January 30, 2006

Checking on Wilde: Deep Hive Body

layout of wilde colony january 2006

This is an overview of my "Wilde" colony, a hive of bees named after Oscar Wilde. The queen bee of this colony is named Elizabeth.

These honeybees are New World Carniolans, a breed active at lower temperatures and known for beginning to raise brood early in the year.

This page contains pictures taken during inspection of the biggest box of the colony: a deep hive body used, for no particular reason, as a honey super immediately above the shrimpy brood area. The deep is circled in gold at left.

Other boxes to visit:


Deep Hive Body Honey Super

wilde top of deep hive body

This deep hive body was placed out of hope that the Carniolans would expand their brood nest beyond the mere two medium boxes they had managed to draw out and fill with new bees, but it became a honey super anyway — a really dumb, ultra-heavy honey super.

The white sugary lumps have fallen through the upper boxes from a grease patty that the Carnies of the Wilde colony refused to touch, even though it was rumored to have health promoting qualities. This is another way in which the honeybees are like children to me.

The light brown tracings you can see on the middle two frames are beeswax, something the Carnies have been a bit lazy about making or using in my experience. Between the slats on the center right, I can see an enormous number of bees! The cluster that I thought would be contained by the medium super I just looked at was apparently just the beginning. Mite infestation or not, this colony may have a serious population after all!

The outside of the leftmost frame has been emptied, just like the box above. The bees have started to stow stuff in there, though. It looks like pollen, a little bit of sugar syrup, and maybe propolis. The dark stuff is a little scary, since foul brood can look like that. But the material does not stink (the disease would) and there was never any larvae in here (where the disease grows), so it must be propolis. Let's make a personal note to research this.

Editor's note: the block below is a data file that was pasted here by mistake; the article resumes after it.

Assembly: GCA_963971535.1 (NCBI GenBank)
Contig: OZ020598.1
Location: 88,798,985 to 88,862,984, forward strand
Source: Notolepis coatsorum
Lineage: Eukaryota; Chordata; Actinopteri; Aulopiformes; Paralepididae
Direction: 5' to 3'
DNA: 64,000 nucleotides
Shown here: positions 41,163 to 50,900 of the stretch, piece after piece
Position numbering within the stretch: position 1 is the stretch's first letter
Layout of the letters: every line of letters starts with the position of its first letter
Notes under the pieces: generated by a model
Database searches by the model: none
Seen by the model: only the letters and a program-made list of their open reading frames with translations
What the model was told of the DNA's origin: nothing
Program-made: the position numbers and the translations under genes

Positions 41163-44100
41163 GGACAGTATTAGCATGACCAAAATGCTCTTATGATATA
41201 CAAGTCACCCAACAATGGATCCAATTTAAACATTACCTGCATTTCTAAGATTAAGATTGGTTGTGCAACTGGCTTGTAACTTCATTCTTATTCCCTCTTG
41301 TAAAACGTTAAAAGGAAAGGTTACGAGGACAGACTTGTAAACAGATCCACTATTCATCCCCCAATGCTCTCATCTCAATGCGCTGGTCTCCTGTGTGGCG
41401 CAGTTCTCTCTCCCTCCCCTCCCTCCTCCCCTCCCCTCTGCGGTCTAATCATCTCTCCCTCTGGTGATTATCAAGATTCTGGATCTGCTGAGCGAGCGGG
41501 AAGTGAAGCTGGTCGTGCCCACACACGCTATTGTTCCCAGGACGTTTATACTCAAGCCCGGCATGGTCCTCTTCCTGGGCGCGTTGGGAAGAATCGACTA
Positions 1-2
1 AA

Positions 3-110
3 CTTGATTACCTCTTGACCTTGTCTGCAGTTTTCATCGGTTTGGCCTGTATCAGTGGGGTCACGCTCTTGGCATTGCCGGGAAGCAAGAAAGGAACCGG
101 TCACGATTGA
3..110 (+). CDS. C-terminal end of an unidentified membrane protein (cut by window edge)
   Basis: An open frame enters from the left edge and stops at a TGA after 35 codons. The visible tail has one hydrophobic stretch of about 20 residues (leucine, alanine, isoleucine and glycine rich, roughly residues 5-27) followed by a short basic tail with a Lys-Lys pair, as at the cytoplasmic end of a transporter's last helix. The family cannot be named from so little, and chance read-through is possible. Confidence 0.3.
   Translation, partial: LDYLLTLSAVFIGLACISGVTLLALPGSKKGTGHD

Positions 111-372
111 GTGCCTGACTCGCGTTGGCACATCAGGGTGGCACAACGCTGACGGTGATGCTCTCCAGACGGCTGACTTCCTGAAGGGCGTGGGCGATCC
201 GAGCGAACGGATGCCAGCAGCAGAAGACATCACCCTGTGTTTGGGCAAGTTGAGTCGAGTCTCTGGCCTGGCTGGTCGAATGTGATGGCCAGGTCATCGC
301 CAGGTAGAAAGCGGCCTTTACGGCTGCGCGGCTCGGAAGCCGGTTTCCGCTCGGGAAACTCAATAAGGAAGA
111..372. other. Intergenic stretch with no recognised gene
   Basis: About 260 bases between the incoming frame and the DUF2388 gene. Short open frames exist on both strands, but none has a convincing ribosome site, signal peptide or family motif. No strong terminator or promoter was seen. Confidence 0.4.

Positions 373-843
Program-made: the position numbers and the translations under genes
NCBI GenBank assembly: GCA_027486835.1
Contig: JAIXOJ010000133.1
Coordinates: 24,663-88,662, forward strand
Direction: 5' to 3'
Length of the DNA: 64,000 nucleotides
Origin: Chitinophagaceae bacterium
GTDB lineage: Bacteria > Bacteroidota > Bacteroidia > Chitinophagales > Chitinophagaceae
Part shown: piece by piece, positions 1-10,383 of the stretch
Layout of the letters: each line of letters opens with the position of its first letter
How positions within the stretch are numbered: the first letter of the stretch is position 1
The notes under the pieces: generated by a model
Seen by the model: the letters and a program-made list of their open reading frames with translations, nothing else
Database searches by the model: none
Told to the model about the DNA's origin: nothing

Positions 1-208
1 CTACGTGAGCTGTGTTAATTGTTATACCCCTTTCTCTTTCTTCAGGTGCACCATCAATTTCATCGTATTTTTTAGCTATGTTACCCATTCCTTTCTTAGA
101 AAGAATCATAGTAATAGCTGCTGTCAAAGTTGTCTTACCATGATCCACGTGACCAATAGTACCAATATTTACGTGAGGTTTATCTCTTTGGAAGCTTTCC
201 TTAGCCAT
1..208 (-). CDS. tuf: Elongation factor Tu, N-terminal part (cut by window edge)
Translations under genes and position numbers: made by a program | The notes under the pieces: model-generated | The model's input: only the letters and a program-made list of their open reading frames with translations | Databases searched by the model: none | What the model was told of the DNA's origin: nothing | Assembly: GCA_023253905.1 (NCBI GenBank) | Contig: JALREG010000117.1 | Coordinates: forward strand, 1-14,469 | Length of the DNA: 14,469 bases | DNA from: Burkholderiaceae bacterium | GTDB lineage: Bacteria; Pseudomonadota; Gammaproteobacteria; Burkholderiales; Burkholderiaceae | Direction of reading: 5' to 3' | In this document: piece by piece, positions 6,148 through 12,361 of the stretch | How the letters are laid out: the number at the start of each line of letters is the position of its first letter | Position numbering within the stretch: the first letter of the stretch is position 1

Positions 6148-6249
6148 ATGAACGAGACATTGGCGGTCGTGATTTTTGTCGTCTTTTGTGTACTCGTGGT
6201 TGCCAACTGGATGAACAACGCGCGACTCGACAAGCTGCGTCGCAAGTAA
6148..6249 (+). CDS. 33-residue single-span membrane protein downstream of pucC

The other side of the frame contains quite a lot of honey that is being eaten by bees. This is quite fine.

When I pulled the second frame in, I caught sight of a grease patty I placed a real long time ago, maybe October. Geez, they hate the things, don't even want to be bothered getting them out of the way. This frame is FULL of honey, though. Seems maybe these bees don't need more syrup. but I should make sure they can get to their stores. Kinda looks like the top of a brood nest on the bottom, though...

Then the next frame, and HOLY CATS! the brood area DID once reach into this deep box, to exactly the right height for a normal brood area! You go, Carnies! Yay, Queen Elizabeth.

But wait: the workers have filled in the former brood area with honey. They are literally squirrelling the stuff away in space that Queen Elizabeth is going to need soon. Hmmm. There does not seem to be a food emergency: is there a SPACE emergency?

Once again, I seemed to be bumping up against the edge of the cluster ("Oh my goodness, so many bees!") so I decided to move on to the next box, with some trepidation.

After sliding the frames back in, it occurred to me how much propolis these girls produced, compared to the relatively small amount of beeswax they seem to crank out. Here's a close up of what I have to pry through to get the frames out.

On a cold day, propolis is actually hard and brittle. Today, at 61 degrees F, it was like really stiff carmel. My goal was to somehow pry steadily and firmly without ripping the frames apart or cutting abruptly down when a joint let loose. The latter annoys bees to no end, and I was working without gloves (but with smoke) at the moment.


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